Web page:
Unlike Thanksgiving, which almost always revolves around one particular centerpiece dish (the turkey), Easter tends to be more relaxed. Any number of main dishes are reasonably traditional for Easter dinner, and while different families may have favorite desserts for the holiday, no one's going to look at you funny if you serve your favorite allergy-safe cake, cookies, or frozen dessert after the meal. Here's a menu built around some of the traditional Easter entrées. Enjoy!
Lamb is probably the most popular Easter main dish due to its symbolic associations. A simply roasted leg of lamb, seasoned with salt, pepper, and perhaps some rosemary or garlic, is safe for most food allergies. More elaborate, but quite festive, is a stuffed boneless lamb shoulder.
Other simple popular options include ham or pork. If you buy a ham, do check ingredients used to cure the ham or in any glaze that may be included. (Many include a glaze in a separate pouch, so you can choose whether or not to add it.)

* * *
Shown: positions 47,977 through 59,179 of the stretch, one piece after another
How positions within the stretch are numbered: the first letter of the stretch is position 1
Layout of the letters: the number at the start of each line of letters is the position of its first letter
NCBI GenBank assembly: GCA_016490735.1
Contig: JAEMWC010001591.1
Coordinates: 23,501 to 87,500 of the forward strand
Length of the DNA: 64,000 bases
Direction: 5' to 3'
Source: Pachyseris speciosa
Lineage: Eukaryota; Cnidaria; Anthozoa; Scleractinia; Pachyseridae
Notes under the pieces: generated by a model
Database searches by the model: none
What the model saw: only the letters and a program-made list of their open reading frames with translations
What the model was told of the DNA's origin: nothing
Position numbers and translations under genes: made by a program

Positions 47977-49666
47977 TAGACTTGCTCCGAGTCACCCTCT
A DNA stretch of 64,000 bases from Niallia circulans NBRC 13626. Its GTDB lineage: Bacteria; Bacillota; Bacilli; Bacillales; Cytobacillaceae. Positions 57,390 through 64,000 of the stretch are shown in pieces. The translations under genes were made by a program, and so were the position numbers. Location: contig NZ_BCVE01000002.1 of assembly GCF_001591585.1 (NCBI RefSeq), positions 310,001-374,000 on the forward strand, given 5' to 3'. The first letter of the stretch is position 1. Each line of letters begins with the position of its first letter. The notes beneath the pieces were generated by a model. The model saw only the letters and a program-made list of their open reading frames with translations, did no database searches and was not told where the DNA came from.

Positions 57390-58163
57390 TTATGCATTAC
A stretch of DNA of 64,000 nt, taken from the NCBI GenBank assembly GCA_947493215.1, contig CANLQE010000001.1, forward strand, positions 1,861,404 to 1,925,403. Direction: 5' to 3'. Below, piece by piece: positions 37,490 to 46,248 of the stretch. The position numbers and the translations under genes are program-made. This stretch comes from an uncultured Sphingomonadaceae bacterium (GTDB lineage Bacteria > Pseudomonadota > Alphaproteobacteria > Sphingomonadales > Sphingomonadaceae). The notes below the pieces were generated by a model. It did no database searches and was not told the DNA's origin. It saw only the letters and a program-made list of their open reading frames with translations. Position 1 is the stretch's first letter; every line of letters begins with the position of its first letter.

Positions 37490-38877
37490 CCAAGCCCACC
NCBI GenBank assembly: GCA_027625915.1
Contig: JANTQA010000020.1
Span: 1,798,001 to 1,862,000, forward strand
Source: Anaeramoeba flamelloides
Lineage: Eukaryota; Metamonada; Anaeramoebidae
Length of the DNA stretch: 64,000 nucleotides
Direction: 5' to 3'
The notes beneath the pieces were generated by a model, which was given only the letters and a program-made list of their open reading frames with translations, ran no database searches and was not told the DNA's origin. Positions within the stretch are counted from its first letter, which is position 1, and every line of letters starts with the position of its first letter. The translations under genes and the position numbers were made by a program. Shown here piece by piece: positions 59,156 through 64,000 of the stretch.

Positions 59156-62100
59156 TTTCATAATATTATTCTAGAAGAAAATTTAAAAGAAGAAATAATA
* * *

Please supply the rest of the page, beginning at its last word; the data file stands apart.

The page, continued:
Potatoes are among the best matches for lamb, ham or pork. Many traditional celebratory potato dishes include a lot of dairy, but dairy-free alternatives do exist. Most of these recipes are safe for many other allergies as well.
- Dairy-Free Potato-Leek Soup
- Dairy-Free Mashed Potatoes
- Dairy-Free Potatoes au Gratin
- Dairy-Free Scalloped Potatoes
Don't like or can't eat potatoes? Consider rice, which is safe for many food allergies and will also work with many main dish options.
Vegetables and Fruits
Dark green vegetables go well with these main dishes and are an attractive color contrast. Also consider baked fruit as an easy additional side dish, especially if you're cooking for kids. These recipes are free from major allergens.
And For Dessert
Dessert can be simple, especially if you've had candy in the morning. Want to try something elaborate? Make a cake or pie from your favorite allergy-friendly mix, or one of these allergy-safe recipes.